The strategy taps the Office Personnel Management, Federal Cyber Workforce Working Group and NICE program office itself to “evaluate ways to strengthen the use of work roles derived from established workforce frameworks.” 

A 2015 law — the Federal Cyber Workforce Assessment Act — required departments and agencies to tag on a NICE framework code to IT and cybersecurity jobs and report areas of “critical need” to OPM. But “inconsistent application of the NICE Framework across agencies reduces the utility of the resulting data,” the strategy says. The law expired in 2022, although a July bill introduced by Sens. Maggie Hassan, D-N.H., and John Cornyn, R-Texas, would extend the law through 2027.

The federal government has inconsistent, bordering on irrelevant data.
Mark Montgomery, director of CSC 2.0

Montgomery said that even with the law, the data was “inconsistent” at best. He emphasized the need for more training for government HR professionals on cybersecurity hiring and talent management in particular.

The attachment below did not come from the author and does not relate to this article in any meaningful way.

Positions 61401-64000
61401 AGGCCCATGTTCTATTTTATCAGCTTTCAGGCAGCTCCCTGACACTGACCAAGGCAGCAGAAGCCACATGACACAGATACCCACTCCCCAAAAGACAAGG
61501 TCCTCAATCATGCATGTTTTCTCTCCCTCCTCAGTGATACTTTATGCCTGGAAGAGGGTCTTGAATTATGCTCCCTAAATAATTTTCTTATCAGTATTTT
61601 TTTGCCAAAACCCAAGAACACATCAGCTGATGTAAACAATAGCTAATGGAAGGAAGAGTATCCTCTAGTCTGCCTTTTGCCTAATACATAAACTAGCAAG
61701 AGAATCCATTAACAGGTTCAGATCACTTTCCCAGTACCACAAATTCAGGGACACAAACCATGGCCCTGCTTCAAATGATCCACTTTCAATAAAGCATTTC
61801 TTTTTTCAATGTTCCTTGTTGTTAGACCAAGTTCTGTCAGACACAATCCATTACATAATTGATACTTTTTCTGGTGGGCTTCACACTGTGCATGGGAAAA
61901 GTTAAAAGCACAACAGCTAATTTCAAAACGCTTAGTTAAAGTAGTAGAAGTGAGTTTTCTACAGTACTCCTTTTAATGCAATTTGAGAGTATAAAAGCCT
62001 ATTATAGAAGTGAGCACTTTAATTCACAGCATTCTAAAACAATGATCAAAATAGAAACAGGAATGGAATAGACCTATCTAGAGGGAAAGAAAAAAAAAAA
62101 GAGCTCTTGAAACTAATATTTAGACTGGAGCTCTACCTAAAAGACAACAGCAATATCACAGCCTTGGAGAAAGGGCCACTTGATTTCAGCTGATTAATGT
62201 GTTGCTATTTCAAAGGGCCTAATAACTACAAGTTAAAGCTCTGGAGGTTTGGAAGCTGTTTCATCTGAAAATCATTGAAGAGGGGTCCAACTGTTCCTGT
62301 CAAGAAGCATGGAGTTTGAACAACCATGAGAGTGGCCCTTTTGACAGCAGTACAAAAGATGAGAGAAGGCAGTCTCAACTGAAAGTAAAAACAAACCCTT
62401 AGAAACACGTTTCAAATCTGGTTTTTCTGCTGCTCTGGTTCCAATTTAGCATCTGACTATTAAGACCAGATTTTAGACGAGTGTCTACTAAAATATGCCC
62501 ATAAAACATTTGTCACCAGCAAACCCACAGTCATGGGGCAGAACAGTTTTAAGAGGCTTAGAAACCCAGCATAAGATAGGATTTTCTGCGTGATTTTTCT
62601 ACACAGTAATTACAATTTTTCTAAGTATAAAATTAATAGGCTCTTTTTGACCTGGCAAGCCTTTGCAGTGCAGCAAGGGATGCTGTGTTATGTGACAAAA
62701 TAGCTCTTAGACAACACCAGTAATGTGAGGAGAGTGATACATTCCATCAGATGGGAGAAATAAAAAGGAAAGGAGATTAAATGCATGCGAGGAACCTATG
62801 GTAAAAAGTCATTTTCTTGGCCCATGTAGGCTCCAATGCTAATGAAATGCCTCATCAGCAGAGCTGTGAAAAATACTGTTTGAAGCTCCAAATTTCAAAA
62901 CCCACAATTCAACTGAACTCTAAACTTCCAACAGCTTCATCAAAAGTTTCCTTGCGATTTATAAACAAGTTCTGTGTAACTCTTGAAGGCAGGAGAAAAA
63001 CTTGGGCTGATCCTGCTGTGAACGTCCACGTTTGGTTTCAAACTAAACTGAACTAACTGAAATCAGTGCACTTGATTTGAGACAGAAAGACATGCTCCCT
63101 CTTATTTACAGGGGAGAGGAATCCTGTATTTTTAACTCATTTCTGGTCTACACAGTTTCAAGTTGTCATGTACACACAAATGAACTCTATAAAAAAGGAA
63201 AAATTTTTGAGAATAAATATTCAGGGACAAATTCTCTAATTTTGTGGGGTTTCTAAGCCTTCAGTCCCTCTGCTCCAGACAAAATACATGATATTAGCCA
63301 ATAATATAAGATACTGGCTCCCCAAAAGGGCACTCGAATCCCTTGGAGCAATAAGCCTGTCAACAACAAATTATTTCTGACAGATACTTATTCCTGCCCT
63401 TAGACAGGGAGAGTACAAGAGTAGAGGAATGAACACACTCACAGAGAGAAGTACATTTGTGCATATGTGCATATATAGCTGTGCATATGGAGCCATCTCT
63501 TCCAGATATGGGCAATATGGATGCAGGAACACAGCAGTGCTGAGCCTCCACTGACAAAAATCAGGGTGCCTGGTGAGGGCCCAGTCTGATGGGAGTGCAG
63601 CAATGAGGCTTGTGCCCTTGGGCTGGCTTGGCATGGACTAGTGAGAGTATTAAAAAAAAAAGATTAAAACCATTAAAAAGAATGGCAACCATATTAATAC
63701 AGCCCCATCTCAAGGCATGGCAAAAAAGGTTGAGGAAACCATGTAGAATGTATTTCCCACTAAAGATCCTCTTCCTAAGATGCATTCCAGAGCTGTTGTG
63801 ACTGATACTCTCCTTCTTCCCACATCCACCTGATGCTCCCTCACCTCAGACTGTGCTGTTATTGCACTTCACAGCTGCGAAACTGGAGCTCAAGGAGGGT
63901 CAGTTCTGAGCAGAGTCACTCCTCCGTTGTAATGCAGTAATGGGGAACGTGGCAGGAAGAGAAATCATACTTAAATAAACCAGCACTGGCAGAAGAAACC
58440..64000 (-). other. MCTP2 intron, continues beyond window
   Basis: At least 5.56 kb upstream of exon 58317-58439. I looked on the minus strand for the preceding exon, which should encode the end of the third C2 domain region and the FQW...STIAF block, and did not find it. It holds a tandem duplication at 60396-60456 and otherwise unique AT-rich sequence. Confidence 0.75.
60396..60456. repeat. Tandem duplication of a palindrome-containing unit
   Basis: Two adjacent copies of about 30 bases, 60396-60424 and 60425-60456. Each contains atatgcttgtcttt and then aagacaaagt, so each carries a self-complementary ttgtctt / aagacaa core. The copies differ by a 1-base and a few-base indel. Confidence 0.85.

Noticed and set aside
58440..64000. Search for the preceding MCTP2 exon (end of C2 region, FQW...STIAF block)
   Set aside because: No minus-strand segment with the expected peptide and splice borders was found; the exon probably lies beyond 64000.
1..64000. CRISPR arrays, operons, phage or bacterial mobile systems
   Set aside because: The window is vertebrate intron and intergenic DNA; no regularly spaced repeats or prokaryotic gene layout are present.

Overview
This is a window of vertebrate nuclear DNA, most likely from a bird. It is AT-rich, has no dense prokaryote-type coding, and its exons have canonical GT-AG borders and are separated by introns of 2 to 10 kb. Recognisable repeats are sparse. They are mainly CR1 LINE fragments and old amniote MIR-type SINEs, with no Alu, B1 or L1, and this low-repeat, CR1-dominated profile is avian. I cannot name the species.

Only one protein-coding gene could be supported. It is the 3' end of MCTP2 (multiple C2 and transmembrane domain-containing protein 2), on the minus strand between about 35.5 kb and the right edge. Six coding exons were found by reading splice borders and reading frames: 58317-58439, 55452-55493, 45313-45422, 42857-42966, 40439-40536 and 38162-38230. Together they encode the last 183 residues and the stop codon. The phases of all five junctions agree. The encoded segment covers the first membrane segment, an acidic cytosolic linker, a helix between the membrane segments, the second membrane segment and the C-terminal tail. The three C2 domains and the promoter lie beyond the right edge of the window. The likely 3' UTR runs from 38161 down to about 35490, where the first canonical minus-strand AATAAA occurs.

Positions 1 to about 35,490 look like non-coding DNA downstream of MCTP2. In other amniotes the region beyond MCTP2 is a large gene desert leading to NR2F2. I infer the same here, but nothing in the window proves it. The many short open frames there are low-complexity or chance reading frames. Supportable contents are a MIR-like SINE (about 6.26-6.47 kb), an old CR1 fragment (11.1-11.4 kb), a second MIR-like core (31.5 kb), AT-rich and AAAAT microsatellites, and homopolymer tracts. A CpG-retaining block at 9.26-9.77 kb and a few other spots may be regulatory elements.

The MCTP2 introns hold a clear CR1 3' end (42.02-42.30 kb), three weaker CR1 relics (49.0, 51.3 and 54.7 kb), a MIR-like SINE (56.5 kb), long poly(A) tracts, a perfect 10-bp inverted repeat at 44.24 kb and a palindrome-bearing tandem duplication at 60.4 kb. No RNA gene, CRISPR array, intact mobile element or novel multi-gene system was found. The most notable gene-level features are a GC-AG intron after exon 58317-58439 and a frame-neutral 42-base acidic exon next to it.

OPM unveiled a cyber workforce data dashboard earlier this year, but both Montgomery and Evans both said that it has the same data quality problems as the underlying data in it. 

The strategy says that using work roles could give a more granular look at the talent pool, showing the “size, disposition, composition and developmental needs of the federal cyber workforce.” Quality data could also help agencies look into the future about what types of employees they’ll need and plan for those needs.

“You have to have a target staffing plan and your current staffing plan, and when you have [both], then you would see the gap,” said Evans. “Then, how are you going to recruit for that gap? If you don’t have good data, then you’re shooting in the dark about what your target is.”

As for exactly what to expect from the White House on data moving forward, Gloster said that they are still collecting information and input on how to move forward. 

“Part of the work we have ahead of us is figuring out what is the best way to get the data and then, based on that, we'll know what action we need Congress to take, what things we do ourselves, and then we'll go from there,” she said.